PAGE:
Emotional drains are everywhere! Relatives asking when you’ll finally settle down. Your credit card company emailing your balance. The last thing you need is your positive energy being sucked by your chair. Here is the 411 on how to deal with an emotionally draining client.
Identify Your Drains
Everyone has bad days. Even your favorite client can be especially fussy on any one occasion. That being said, there is a stark difference between a bad day and somebody who is just perennially nasty. If you feel especially drained after any given appointment, take a step back to categorize that specific client. Is their behavior constantly like this? Or are they typically a pleasure? Was it one comment that set you off? Or was it their whole demeanor? Every client is difficult in their own way but reframe the better ones as challenges vs. emotional drains. You need to clearly identify your problems (aka the true drains) so that you can move on and solve them.
Limit Your Exposure
Once you’ve identified the culprits make a conscious effort to limit your exposure. Ideally, you don’t want to deal with any emotionally draining clients…but we all know mama has got to pay the bills. You can’t get rid of every draining client but you can certainly be smart about the time you spend with them. Instead of booking two separate appointments for cut and gloss, get them in the chair on the same day. If there are tasks like blow-drys others in the salon can handle, don’t be afraid to pass them off. A new person may not be triggered by this particular client and they don’t carry the baggage you do from keeping a longer relationship with them.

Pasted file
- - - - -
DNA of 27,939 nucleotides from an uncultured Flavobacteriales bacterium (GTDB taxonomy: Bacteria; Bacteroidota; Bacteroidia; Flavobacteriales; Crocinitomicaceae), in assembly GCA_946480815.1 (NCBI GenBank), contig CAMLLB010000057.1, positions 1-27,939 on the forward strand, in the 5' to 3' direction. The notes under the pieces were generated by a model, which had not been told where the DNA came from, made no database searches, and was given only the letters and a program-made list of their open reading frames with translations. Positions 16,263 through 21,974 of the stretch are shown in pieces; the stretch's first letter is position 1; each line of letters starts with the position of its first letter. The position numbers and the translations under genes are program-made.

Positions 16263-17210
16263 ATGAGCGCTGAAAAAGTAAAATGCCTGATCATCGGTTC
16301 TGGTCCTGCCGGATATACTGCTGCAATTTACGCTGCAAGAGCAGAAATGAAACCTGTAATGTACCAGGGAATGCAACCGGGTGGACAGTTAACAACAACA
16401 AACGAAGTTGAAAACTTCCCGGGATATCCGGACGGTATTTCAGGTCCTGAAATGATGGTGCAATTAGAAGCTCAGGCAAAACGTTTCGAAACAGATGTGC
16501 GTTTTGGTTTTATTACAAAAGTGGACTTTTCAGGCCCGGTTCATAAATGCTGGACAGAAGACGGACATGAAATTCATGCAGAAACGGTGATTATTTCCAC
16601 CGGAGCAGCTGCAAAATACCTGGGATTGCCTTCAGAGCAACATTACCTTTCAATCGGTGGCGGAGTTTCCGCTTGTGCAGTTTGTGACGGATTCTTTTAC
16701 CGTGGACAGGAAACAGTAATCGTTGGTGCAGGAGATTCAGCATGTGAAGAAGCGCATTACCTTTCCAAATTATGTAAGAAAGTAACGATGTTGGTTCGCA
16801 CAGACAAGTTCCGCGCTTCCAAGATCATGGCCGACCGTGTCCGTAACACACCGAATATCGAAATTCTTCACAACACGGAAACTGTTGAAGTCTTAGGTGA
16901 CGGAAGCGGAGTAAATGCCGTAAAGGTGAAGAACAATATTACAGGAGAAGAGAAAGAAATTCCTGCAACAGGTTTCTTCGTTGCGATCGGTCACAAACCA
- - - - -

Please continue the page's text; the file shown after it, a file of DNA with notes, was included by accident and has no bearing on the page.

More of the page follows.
Always Pivot the Conversation
If you feel the conversation veering into draining territory, pivot quickly. If you can’t bear to talk to them for the 1,000th time about their failed relationship, use the conversation to discuss a positive angle. Discuss an interesting podcast on the topic of relationships once she starts complaining about her miserable ex. Look for overarching topics you can use as a pivot and take the chance when it comes.
If All Else Fails, Fire Your Client
Life is too short and sometimes the bad clients fall into this category. If you dread going into the salon on days that you know a certain client will be in, consider firing them. We recognize paying the bills matters but not when its taking a toll on your emotional health. If you constantly find yourself in a sad or sour mood after seeing a specific client you need to make the call. Have an honest and frank conversation and be gracious and polite. Everybody will be better for it in the end.